Lockheed Martins new site runs atm over fiber

Jan. 1, 1998

Lockheed Martin`s new site runs atm over fiber


Lockheed Martin Corp., based in Bethesda, MD, is known for its cutting-edge spacecraft and military aircraft work, so it is no surprise that it has some of the fastest telecommunications technology on hand for its new Communications and Power Center in Newtown, PA, a suburb of Philadelphia.

The technology includes a $1.5 million, 1500-user Ethernet and Asynchronous Transfer Mode (atm) network with OmniSwitches from Xylan Corp., Calabasas, CA, that are capable of handling multiple fibers transmitting at OC-12 (622-Mbit/sec) rates at each port.

William Dilworth, a communications design analyst for Lockheed Martin, says the company went into the project searching for a system that could handle the new facility`s high-traffic needs. Users who were to perform bandwidth-intensive activities, such as designing circuit boards, satellite components, RF systems, power systems, and antenna systems, wanted a network that would allow them to draw online using computer-aided design systems and then store their work on two Sun Ultra 5000 machines.

The facility opened in July with a network that does just that and allows manufacturing shop users to pull the drawings up on their desktops. The facility currently has approximately 700 data drops in the shop intended for automated print serving, according to Dilworth.

"It was also a requirement for multimedia, the combination of multimedia, moving drawings back and forth between the engineers, the computer, and the technicians," he says. "That`s what took us into requirements for a very high-speed network and high-capacity switches."

When the company was planning the new building in late 1995 and early 1996, Dilworth says the available options--Ethernet at 10 Mbits/sec and Fast Ethernet at 100 Mbits/sec--weren`t fast enough.

"We were looking for something faster than that, and the only thing out there basically was atm at OC-3 speeds of 155 Mbits/sec, with atm OC-12 622-Mbit/sec speeds just around the corner. So we designed toward the 622-Mbit/sec network, knowing that we were at least a year away from installing this building," Dilworth says.

The facility consists of a 70,000-sq-ft administrative building with low computer usage and a 350,000-sq-ft building that houses the manufacturing, engineering, and accounting departments. There is also a 1500-ft, 24-strand length of multimode fiber-optic cable laid between the smaller building and neighboring Holy Family College, where personnel will be trained on software packages.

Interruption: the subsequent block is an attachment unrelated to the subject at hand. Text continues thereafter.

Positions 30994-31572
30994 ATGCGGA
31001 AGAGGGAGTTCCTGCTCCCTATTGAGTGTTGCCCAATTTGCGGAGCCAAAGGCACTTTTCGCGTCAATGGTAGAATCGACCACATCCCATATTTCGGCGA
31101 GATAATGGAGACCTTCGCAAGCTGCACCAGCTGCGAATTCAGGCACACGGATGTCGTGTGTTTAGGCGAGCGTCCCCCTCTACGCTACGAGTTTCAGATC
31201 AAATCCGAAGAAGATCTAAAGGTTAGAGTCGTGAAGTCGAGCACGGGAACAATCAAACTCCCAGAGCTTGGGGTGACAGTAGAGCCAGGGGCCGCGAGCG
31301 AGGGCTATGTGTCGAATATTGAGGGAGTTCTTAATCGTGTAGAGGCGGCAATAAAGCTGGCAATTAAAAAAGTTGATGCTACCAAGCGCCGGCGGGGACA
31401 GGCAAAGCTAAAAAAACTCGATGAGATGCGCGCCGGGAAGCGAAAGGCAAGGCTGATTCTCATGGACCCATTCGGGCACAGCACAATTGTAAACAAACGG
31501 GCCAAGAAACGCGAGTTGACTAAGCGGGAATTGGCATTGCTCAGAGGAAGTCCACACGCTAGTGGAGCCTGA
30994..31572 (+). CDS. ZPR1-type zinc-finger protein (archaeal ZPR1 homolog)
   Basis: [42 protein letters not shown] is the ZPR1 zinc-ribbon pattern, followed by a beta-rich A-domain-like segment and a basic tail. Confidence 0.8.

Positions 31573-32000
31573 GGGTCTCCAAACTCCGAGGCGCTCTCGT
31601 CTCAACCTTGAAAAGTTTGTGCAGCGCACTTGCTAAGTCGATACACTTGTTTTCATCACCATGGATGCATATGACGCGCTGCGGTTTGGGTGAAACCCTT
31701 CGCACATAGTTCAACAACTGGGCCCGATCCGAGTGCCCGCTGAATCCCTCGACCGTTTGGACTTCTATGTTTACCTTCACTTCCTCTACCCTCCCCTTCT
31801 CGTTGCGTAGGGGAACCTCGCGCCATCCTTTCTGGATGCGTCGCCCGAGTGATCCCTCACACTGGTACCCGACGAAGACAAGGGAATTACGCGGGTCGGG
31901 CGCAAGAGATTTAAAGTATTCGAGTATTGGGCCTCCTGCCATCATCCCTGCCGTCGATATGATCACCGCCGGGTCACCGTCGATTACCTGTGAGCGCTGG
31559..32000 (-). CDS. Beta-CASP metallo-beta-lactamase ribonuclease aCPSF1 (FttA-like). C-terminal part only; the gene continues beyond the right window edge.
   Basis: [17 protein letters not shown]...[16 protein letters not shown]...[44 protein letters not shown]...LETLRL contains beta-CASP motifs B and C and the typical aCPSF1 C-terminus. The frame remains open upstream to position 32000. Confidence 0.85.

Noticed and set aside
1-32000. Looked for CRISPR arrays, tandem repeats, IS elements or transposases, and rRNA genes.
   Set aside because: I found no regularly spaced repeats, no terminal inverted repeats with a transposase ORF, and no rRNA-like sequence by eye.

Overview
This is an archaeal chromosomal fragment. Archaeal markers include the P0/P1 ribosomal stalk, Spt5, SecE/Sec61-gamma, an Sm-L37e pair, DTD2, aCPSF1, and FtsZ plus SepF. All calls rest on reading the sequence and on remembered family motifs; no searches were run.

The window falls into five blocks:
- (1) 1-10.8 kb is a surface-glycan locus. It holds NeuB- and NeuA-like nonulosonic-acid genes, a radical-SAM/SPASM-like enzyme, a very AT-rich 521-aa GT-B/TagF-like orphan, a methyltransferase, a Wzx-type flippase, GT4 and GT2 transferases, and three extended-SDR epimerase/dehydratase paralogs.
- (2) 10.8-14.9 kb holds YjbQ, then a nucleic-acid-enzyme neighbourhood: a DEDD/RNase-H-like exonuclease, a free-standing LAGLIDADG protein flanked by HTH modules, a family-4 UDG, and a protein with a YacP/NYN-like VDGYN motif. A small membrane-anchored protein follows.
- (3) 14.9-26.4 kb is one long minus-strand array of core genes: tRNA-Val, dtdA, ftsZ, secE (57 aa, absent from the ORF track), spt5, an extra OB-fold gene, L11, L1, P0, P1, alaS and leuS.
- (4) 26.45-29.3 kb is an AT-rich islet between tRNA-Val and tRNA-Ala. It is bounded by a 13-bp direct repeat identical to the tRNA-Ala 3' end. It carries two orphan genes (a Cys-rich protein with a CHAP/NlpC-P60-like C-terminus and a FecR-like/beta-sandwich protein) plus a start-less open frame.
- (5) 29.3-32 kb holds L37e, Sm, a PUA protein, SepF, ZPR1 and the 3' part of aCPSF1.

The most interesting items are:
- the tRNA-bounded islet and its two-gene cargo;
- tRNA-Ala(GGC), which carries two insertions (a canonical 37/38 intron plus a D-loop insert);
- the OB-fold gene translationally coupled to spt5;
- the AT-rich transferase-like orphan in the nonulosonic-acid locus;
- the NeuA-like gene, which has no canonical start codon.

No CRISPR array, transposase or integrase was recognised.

A 4-inch conduit of multimode, 96-strand fiber-optic cable encased in concrete connects the computer room in the administrative building to a main telecommunications closet in the second building. After breaking out on two adjacent Lucent Technologies` patch panels, the cable runs to seven closets. Ethernet traffic is distributed from the closets on enhanced Category 5 copper cable. Of the 24 strands of multimode cable running to each closet, 4 to 8 are actually in use, Dilworth says.

There are also eight strands of fiber-optic singlemode fiber running to each closet, which were included in the system for future growth needs.

"I`m hearing rumors in our industry that Gigabit Ethernet is having problems running on multimode fiber, but no problems with singlemode, so it`s there in case [the rumor] is true and I should decide to include Gigabit Ethernet," Dilworth says.

Lockheed Martin looked at switches from five vendors and selected the OmniSwitch. Each operates at a capacity of 144 users and runs at 10 Mbits/sec to the desktop but is capable of carrying traffic at 100 Mbits/sec. The company intends to use the switches` 10/100-autosensing capability by the end of 1998.

Integrating subnetworks

There are five subnetworks in use, and a user`s network is determined by his or her Internet protocol (IP) address. The switch is also capable of determining the address based on the first IP packet sent out.

Traffic is sent from the networks into the switch and run over fiber uplinks at OC-3 rates back to the main computer room in the smaller building. Dilworth expects that the uplinks will run at OC-12 rates by the end of February. The facility`s four Sun Ultra servers now operate at OC-12, as do four core cell switches that link the closet uplinks and servers together (see figure).

"Those uplinks [at 155 Mbits/sec] are only until we prove that everything`s working fine, and then we`re going to change to twin 622-Mbit/sec uplinks. We actually bought the 622s, but we`re going to run the 155s until we feel confident-- this is all leading-edge stuff," he says.

Xylan officials say the OmniSwitch is designed to make it easy for networks to evolve, since it can handle different speeds and protocols.

"This is on par with what we excel at, which is the very complicated, multiple protocol type network where there is a need to have a high level of integration. What they really need is to have all these different types of data systems and what we`ve talked about--Ethernet, Fast Ethernet, OC-3 atm, OC-12 atm," says David Rodewald, Xylan`s director of corporate communications.

Doug Hill, vice president of corporate communications at Xylan, says the atm backbone should suit Lockheed Martin`s needs well. "By putting in an atm backbone on campus, what people are doing is two things--they`re putting in a backbone that they`ll be able to run at any speed they will need over time," Hill says. "The second thing they`re doing is putting in a strategic backbone that allows them--when they want--to run video and voice as well as data across the backbone." q

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